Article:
Tuesday, January 08, 2008

Australian Government moves to micromanage interest rates

This story has the first blush of bashing the newly elected Labor Government, as the SMH and other major Fairfax/non-Murdoch Australian papers (compare this) report that Treasurer Wayne Swan is doing more jawboning than chewing the fat over recent bank interest rate rises that are not immediately connected with official interest rate rises.

But watch carefully; not all is as it seems as the story gets spinned.

The SMH report:
THE Treasurer, Wayne Swan, has sought urgent briefings from key financial and regulatory agencies about a decision by the ANZ Bank to lift its standard variable mortgage rate by almost double the amount announced by NAB last week.

But in a strong message to these other banks, Mr Swan said last night he was seeking advice on why the ANZ's increase was so much larger than that by NAB.

"I would also point out that any excessive rises will not be viewed favourably by the Government ...," he said.
It sounds as if he's summonsed watchdogs to answer to him:
Officials from the Reserve Bank, the Australian Prudential Regulation Authority and Treasury will brief the Treasurer in his Brisbane offices today about the discrepancy.
The Melbourne Age on the same topic:
Treasurer Wayne Swan has issued a veiled threat to banks not to be greedy after a second major institution lifted mortgage rates independent of the Reserve Bank of Australia (RBA).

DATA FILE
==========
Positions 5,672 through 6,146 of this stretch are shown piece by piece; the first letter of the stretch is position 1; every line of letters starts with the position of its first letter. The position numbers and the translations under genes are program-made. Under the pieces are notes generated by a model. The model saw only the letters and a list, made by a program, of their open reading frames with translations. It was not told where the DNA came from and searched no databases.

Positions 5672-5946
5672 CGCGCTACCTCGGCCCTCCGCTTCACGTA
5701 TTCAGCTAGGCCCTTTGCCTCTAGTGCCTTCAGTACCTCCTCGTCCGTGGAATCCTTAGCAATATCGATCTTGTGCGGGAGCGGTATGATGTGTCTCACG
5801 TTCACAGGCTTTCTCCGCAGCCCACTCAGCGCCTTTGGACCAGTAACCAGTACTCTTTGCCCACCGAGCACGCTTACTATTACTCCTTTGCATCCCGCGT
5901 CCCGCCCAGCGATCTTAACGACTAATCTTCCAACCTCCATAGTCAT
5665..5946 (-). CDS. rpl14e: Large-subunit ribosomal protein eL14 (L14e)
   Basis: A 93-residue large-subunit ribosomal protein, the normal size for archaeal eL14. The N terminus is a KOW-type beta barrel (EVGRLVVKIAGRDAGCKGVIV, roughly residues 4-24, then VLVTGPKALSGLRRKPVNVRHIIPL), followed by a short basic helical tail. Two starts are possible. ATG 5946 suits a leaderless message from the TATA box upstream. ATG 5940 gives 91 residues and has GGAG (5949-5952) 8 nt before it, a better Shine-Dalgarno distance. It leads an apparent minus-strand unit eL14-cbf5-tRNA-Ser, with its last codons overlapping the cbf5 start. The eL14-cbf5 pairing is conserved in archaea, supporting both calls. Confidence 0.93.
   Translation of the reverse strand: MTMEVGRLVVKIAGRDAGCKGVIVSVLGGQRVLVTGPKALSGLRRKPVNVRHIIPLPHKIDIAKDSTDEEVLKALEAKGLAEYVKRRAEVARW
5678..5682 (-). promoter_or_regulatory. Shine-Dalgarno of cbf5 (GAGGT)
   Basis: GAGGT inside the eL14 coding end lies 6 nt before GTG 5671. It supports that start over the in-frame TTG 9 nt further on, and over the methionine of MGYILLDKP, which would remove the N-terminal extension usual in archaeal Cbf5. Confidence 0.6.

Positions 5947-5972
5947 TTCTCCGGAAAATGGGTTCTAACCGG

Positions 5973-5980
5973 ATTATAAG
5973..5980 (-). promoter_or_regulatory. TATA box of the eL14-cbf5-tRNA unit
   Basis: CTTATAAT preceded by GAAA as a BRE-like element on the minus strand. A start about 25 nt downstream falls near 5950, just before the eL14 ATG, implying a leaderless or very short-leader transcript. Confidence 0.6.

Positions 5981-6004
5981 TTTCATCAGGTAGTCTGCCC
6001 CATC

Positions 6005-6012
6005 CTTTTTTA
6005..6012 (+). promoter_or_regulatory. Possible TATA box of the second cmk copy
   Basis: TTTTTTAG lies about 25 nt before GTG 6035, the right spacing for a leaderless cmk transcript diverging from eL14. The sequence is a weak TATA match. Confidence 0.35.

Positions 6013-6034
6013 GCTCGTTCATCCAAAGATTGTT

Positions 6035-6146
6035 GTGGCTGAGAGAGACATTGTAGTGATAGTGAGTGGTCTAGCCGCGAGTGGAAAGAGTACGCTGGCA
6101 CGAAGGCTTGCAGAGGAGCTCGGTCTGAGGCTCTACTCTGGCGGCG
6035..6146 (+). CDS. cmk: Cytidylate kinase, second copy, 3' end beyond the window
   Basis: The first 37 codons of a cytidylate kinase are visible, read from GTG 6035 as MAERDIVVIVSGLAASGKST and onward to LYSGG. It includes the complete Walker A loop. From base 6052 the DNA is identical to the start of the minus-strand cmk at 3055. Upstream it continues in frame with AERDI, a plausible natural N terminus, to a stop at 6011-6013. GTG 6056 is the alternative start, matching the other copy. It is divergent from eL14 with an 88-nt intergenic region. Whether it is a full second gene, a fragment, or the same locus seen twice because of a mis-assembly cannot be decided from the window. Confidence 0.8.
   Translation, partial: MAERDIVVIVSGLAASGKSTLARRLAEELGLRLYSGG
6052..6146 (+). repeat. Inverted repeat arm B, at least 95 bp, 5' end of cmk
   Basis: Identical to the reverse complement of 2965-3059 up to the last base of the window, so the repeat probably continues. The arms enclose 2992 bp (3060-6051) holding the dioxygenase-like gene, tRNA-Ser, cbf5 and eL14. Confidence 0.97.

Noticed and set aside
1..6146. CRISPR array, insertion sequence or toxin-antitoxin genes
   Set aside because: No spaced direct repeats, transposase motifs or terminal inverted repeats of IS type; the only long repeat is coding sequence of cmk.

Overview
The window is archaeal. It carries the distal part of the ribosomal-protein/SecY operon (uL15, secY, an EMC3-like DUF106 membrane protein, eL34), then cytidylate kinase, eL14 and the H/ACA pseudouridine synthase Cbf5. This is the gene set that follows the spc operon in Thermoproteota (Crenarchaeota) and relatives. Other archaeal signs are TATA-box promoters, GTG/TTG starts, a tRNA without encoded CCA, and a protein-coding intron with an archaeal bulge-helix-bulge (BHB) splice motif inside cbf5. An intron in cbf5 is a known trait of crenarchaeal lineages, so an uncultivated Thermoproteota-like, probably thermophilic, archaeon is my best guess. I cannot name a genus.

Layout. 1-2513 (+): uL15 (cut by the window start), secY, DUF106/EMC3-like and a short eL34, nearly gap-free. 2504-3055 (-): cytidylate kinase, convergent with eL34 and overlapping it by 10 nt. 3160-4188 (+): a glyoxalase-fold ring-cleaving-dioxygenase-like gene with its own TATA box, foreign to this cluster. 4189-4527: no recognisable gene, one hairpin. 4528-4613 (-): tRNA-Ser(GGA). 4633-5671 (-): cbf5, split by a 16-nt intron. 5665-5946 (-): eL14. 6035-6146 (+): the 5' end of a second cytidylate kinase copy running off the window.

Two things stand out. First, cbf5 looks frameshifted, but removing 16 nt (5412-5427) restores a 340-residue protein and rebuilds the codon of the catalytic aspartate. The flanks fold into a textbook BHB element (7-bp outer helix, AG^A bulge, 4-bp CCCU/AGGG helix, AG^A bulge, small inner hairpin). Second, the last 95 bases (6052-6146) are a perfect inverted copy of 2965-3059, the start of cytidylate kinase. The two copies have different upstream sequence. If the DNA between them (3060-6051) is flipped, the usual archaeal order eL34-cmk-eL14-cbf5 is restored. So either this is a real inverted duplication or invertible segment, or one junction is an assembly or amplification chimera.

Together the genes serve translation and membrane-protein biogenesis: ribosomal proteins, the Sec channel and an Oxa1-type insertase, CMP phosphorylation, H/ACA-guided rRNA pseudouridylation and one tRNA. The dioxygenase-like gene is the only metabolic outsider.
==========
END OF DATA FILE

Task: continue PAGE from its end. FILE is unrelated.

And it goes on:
Both banks have blamed their decision to lift rates - independent of any change in the official cash rate by the RBA - on the global credit crisis.

And homeowners could be facing further pain when the RBA meets on February 5 to decide whether it should raise the official cash rate from its current 6.75 per cent.

Last week, Mr Swan defended NAB's decision as he urged the banks to think about the impact of their actions on families and businesses.

While still maintaining that the banks were acting as a direct result of the credit crisis, Mr Swan pointed out they were very profitable and warned unnecessary hikes would be frowned upon.

"Although this is clearly a direct consequence of the US sub-prime crisis, I do point out that Australian banks are very profitable, and would caution them against putting additional and excessive pressure on families," he said.